A new ad sponsored by a labor union PAC in support of Democratic presidential candidate Edwards implies that the closing of an Iowa Maytag factory and the loss of 1,800 jobs are due to “tax breaks to companies that move jobs offshore.” And it says Edwards would end such breaks. We found two problems:
- The jobs didn’t move offshore. They were actually sent to Ohio.
- Eliminating the “tax breaks” in question probably wouldn’t do much to keep jobs in the U.S.
The ad began running in Iowa last week. It is sponsored by Working 4 Working Americans, which is a PAC registered to the United Brotherhood of Carpenters and Joiners, a union that has endorsed former Sen. John Edwards for president. The ad begins by reminding Iowa voters of the recent closing of the Maytag plant in Newton, Iowa, then immediately shifts to denouncing the export of jobs from the U.S.
Working 4 Working Americans: Maytag Edwards
Narrator: A home and a good job. The American Dream started in towns like Newton, Iowa with companies like Maytag.
This October, Maytag closed its doors forever. Eighteen hundred jobs lost, while our government gives tax breaks to companies that move jobs offshore.
John Edwards knows the Maytag closing jeopardizes a way of life. He says it’s time to end tax breaks for companies that move good jobs offshore.
Give voice to your values. Tell John Edwards he’s right.
Paid for by Working 4 Working Americans and not authorized by any candidate or candidate’s committee.
My Heart Is in Ohio
Narrator: The American dream started in towns like Newton, Iowa, with companies like Maytag. This October, Maytag closed its doors forever. Eighteen hundred jobs lost, while our government gives tax breaks to companies that move jobs offshore.
It is true that the Maytag plant in Newton closed in October. In all, the closure resulted in the loss of about 1,800 jobs: Roughly 1,000 from shutting down the factory and another 800 from the closing of Maytag’s corporate headquarters. The closings were the result of a merger of Whirlpool and Maytag. Besides the Newton plant, Whirlpool also closed washer and dryer plants in Herrin, Illinois, and Searcy, Arkansas, (as well as administrative centers in Mexico and Canada).
But what the ad doesn’t mention is Maytag production was actually moved to Ohio. In other words, manufacturing moved from one part of the Midwest to a different part of the Midwest. When we spoke with Working 4 Working Americans, the group offered us no evidence to the contrary (although Whirlpool does have plants in Mexico and other countries), arguing instead that “the Maytag plant in Newton, which operated for generations, is symbolic of many of the issues facing working Americans.” Maybe, but the ad strongly implies that workers in Newton lost their paychecks because their jobs were shipped abroad, which is not true.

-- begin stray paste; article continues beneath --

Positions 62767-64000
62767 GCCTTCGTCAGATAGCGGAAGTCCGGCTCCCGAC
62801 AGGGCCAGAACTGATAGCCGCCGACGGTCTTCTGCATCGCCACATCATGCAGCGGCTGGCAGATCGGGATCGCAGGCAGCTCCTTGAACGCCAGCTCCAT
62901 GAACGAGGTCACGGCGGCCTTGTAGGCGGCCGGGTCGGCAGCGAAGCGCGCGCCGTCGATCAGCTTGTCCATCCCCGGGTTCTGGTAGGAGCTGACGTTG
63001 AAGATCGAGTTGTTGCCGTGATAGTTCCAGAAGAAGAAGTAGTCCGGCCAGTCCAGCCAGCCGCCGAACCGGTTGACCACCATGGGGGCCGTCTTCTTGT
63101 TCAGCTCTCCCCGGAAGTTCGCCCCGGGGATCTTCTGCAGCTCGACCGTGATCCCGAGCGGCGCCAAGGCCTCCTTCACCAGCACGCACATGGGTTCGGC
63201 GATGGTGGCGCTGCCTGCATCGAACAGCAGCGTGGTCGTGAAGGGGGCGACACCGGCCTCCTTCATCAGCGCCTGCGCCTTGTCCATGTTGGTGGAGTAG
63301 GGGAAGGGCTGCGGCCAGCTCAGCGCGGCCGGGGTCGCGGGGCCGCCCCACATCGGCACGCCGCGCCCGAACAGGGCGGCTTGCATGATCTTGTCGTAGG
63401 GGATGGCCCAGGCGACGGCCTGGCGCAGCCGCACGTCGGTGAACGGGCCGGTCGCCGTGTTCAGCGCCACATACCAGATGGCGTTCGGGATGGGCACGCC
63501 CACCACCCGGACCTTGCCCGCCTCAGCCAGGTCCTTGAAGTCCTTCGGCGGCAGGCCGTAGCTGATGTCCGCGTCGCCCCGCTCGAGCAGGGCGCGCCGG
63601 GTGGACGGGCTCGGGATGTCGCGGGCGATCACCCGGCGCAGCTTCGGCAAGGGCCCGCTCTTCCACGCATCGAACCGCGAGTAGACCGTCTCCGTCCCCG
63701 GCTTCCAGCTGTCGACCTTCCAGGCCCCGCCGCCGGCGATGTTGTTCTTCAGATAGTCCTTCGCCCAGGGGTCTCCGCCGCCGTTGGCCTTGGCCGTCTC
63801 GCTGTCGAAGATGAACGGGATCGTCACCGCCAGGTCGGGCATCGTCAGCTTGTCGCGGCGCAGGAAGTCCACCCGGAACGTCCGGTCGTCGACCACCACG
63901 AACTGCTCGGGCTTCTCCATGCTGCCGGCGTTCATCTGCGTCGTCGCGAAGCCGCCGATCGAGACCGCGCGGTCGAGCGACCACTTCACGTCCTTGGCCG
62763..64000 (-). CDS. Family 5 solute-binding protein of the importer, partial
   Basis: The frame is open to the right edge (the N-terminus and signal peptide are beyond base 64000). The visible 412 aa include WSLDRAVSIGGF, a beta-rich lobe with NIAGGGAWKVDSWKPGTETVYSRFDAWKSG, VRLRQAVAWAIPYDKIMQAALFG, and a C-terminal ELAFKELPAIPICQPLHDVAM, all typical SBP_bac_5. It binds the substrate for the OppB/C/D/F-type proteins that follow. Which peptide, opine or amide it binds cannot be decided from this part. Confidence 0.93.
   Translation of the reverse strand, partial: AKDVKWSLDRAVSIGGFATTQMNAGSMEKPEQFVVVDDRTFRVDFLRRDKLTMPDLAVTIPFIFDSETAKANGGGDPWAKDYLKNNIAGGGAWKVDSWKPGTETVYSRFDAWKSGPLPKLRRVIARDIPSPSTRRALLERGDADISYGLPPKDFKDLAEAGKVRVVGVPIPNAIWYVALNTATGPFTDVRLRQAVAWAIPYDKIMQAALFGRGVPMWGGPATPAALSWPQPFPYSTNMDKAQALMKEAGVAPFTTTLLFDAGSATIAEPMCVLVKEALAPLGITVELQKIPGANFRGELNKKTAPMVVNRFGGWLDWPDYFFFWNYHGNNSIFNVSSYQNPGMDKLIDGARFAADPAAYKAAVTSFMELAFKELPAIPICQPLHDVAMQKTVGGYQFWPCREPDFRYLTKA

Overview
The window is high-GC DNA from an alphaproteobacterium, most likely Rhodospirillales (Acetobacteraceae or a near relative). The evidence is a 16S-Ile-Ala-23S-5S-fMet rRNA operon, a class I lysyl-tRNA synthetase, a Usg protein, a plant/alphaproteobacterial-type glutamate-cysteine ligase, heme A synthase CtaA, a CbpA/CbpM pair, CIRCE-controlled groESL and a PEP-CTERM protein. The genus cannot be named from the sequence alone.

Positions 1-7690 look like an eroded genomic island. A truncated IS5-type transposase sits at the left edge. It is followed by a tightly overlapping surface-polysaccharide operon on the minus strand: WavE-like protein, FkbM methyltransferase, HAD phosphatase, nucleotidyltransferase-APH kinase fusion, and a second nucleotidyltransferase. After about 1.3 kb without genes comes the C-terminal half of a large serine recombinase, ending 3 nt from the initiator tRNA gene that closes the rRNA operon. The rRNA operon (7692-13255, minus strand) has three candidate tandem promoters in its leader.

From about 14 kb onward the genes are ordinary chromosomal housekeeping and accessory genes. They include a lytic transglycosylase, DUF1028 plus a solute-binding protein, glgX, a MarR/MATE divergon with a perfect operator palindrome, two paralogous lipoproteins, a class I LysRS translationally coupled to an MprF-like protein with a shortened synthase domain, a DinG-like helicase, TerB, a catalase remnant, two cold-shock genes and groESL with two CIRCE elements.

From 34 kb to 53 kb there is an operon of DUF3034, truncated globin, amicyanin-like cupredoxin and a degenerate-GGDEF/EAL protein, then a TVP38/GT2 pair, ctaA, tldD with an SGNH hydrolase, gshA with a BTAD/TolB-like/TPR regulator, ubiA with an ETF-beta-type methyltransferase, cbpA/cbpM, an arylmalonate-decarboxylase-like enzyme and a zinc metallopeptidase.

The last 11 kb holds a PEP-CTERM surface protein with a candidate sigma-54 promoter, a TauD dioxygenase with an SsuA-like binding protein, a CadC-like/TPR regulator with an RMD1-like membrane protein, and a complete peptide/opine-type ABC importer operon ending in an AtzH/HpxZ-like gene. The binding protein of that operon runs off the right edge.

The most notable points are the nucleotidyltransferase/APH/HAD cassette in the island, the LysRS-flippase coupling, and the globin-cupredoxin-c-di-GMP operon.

Making Mountains of Molehills
Associated Press and Daily News Staff. “TPI will build factory in Newton, add 500 jobs over next three years.” Newton Daily News, 26 Nov. 2007.
Brownstein, Ronald. “Kerry Wants to End Tax Breaks for Corporate Profits Abroad.” Los Angeles Times, 26 Mar. 2004.
Brumbaugh, David L. “Tax Exemption for Repatriated Foreign Earnings: Proposals and Analysis.” CRS Report for Congress. Washington, D.C.: Congressional Research Service, 2004.
Clausing, Kimberly A. “The Role of U.S. Tax Policy in Offshoring.” Brainard, Lael and Susan M. Collins. Brookings Trade Forum: 2005. Washington, D.C.: Brookings Institution Press, 2006. 457-490.
John Edwards ’08: Smarter Trade That Puts Workers First. 8 Dec. 2007. 17 Dec. 2007.
Ryberg, William. “Leaders Look for Ways to Help Newton Recover.” Des Moines Register, 25 Sept. 2006.
Whirlpool Corporation. Whirlpool Corporation Announces Steps To Integrate Maytag Operations. News Release. Benton City, MI, 2006.
Weisman, Jonathan. “U.S. Firms Keep Billions Overseas; Kerry’s Plan Spotlights Huge Untaxed Earnings,” Washington Post, 2 Apr. 2004.